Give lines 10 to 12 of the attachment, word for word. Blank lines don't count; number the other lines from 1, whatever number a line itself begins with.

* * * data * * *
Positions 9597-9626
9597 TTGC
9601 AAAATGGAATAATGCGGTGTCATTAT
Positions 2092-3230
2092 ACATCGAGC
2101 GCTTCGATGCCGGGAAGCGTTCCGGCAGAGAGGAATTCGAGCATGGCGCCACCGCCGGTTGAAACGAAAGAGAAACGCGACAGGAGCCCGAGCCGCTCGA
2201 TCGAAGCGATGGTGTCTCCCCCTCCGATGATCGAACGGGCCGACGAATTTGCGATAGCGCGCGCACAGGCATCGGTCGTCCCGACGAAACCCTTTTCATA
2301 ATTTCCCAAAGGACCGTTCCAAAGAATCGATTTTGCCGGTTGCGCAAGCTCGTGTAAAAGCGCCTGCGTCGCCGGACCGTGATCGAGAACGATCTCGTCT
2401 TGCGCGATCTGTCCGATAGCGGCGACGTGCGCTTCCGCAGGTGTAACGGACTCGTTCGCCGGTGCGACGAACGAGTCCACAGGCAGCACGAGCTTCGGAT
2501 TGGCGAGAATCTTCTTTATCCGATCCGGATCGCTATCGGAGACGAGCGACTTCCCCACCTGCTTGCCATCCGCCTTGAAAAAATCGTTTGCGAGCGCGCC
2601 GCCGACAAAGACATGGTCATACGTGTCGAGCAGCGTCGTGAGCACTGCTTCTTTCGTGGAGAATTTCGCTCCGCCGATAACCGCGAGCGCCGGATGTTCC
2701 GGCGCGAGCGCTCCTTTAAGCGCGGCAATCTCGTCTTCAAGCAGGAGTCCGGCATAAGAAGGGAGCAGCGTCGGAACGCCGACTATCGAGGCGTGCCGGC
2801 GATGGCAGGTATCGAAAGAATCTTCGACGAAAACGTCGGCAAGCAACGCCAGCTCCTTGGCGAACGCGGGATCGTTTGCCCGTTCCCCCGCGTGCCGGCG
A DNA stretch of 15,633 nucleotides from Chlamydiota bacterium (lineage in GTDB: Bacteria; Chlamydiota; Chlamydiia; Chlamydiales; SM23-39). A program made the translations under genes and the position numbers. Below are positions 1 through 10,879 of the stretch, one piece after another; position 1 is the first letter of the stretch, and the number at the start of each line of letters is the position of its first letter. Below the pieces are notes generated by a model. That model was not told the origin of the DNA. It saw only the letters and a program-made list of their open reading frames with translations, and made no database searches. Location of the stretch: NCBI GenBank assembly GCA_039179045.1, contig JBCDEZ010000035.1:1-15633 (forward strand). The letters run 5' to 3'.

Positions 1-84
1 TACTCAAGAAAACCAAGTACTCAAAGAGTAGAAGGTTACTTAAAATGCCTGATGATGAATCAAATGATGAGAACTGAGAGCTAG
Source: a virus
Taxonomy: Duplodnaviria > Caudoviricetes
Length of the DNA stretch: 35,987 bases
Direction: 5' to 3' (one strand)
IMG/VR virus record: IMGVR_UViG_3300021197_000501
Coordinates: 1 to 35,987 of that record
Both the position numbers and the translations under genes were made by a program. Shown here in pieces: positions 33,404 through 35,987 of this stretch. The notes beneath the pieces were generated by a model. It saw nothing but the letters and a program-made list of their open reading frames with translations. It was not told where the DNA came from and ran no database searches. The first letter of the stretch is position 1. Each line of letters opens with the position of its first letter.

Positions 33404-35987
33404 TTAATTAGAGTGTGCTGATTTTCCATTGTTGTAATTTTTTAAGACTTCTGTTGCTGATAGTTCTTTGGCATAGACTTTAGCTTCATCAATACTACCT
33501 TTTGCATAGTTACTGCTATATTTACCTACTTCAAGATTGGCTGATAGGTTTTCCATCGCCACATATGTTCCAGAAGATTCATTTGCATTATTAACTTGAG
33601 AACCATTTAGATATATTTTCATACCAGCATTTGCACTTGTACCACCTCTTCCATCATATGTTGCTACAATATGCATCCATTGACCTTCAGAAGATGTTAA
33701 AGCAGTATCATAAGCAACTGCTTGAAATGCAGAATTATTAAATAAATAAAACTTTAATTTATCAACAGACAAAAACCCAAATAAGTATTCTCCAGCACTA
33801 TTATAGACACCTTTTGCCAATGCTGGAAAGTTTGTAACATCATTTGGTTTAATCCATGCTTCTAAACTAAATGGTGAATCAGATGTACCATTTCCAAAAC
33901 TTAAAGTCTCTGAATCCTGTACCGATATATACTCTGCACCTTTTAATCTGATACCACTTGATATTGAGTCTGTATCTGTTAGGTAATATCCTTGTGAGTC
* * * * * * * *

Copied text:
2501 TGGCGAGAATCTTCTTTATCCGATCCGGATCGCTATCGGAGACGAGCGACTTCCCCACCTGCTTGCCATCCGCCTTGAAAAAATCGTTTGCGAGCGCGCC
2601 GCCGACAAAGACATGGTCATACGTGTCGAGCAGCGTCGTGAGCACTGCTTCTTTCGTGGAGAATTTCGCTCCGCCGATAACCGCGAGCGCCGGATGTTCC
2701 GGCGCGAGCGCTCCTTTAAGCGCGGCAATCTCGTCTTCAAGCAGGAGTCCGGCATAAGAAGGGAGCAGCGTCGGAACGCCGACTATCGAGGCGTGCCGGC